Following a meeting with Senator Mitch McConnell at the Capitol on Monday, Attorney General William P. Barr allowed federal prosecutors to investigate Trump campaign allegations of fraud.
Hours later, Richard Pilger, a career prosecutor who oversees voter fraud investigations, stepped down leaving a message behind.
“Having familiarized myself with the new policy and its ramifications. I must regretfully resign from my role as director of the Elections Crimes Branch,” he wrote.
By ordering federal prosecutors to investigate the election process, Barr ignored the department policy keeping law enforcement from intervening in its outcome.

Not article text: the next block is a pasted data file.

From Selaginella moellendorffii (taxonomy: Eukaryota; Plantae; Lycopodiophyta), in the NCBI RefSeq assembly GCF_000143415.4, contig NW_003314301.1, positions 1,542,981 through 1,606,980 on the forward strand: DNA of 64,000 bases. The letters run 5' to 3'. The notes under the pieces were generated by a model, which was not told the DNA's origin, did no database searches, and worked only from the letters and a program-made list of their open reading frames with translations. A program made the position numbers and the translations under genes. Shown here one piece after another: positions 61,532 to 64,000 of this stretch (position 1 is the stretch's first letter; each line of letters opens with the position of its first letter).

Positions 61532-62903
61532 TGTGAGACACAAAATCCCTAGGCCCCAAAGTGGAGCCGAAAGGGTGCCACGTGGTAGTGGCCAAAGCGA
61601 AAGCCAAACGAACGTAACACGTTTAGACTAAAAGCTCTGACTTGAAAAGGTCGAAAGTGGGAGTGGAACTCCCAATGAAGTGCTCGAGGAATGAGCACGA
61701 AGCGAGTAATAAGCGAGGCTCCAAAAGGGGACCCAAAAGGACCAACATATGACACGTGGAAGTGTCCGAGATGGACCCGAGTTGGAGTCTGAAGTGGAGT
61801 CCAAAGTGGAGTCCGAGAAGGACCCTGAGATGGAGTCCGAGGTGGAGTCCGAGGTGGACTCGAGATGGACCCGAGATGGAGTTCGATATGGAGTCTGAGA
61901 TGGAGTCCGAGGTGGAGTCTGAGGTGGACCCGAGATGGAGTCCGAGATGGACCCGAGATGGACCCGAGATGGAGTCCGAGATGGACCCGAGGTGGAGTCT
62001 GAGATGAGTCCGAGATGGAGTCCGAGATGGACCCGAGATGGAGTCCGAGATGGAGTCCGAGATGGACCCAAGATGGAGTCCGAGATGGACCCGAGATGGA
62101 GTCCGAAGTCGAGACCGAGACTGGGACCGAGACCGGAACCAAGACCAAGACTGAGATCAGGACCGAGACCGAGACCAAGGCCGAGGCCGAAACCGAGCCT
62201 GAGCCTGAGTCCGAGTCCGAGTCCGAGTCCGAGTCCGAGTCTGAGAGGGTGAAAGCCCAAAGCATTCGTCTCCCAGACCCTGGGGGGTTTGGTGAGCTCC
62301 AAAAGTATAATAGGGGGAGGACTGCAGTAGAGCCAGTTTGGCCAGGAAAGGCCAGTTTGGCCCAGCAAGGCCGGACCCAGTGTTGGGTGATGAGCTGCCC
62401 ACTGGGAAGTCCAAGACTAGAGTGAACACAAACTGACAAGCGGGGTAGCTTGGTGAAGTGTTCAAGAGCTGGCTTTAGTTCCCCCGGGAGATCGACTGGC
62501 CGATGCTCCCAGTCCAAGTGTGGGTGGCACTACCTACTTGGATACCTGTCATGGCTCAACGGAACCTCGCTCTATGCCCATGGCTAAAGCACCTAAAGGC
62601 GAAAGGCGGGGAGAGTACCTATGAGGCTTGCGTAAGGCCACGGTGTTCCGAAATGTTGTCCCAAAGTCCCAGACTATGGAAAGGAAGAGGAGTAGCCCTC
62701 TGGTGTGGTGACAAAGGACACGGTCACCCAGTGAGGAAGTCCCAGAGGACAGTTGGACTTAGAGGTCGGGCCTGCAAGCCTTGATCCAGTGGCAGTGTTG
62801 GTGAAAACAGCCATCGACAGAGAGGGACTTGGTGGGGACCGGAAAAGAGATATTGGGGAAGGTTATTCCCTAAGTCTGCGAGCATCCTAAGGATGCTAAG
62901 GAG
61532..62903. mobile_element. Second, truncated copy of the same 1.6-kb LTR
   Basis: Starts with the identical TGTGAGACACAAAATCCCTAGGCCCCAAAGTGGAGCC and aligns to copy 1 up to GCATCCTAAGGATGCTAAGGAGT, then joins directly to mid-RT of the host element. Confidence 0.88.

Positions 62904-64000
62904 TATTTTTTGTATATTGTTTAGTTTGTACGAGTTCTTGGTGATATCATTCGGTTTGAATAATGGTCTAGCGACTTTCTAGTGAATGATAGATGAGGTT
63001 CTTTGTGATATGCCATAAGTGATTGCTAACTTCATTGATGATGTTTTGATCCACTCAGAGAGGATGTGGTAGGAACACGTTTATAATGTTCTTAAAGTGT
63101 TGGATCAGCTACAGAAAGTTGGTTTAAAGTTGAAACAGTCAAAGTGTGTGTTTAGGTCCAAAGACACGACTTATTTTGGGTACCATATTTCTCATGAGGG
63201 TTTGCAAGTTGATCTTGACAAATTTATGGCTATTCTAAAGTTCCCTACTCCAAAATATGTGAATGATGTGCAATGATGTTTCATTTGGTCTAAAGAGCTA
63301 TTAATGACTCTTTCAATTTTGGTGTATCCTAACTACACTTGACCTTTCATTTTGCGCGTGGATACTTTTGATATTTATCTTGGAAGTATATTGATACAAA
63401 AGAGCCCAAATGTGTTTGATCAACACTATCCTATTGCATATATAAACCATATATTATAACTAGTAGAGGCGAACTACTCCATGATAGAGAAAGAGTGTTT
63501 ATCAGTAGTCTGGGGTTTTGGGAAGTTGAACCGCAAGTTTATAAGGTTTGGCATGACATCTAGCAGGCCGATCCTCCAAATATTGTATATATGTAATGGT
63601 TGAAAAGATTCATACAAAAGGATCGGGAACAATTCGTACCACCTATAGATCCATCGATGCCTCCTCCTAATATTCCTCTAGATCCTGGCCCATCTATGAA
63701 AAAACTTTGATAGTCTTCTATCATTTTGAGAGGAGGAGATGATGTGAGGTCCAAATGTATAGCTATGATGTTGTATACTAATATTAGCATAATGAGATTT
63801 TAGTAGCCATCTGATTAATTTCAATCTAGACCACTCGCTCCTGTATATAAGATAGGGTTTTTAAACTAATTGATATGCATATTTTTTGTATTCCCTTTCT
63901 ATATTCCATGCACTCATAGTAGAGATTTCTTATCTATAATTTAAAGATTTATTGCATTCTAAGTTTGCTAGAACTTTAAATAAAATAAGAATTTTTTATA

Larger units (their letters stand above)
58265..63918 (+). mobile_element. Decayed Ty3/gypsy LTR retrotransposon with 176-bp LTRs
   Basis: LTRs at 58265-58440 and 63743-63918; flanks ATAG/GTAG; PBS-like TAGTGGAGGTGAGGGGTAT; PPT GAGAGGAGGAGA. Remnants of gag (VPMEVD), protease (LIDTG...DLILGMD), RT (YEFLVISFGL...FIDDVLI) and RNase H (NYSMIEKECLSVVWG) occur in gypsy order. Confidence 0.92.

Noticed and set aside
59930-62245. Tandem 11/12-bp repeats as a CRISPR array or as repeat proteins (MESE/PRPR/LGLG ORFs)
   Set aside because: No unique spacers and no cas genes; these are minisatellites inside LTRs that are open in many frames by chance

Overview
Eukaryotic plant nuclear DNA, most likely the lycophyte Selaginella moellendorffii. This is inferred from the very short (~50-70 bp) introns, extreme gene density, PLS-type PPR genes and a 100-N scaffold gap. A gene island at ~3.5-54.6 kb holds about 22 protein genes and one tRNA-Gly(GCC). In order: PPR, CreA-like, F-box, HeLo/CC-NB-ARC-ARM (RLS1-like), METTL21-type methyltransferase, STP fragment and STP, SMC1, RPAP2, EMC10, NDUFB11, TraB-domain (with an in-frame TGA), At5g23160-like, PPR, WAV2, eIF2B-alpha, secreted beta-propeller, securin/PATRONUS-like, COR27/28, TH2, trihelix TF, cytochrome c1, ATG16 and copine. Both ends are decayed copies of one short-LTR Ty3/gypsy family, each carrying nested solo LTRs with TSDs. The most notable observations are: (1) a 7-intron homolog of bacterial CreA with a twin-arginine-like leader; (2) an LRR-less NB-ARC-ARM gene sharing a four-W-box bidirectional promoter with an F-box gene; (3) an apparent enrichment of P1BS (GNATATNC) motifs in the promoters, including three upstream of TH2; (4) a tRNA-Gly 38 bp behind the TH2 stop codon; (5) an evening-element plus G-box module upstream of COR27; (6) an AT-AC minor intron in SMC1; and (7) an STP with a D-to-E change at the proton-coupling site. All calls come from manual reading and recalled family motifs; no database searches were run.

“Given that voting in our current elections has now concluded, I authorize you to pursue substantial allegations of voting and vote tabulation irregularities prior to the certification of elections in your jurisdictions,” Barr said.
A department official added that Barr allowed the investigations over ineligible voters in Nevada and late mail ballots in Pennsylvania.
His decision sparked many critics’ outrage including Texas University Law Professor Stephen Vladeck.
“It would be problematic enough if Barr were reversing longstanding Justice Department guidance because of significant, substantiated claims of misconduct—that could presumably be handled at the local state level.”
“But to do so when there is no such evidence—and when the President’s clear strategy is to delegitimize the results of a proper election—is one of the more problematic acts of any attorney general in my lifetime.”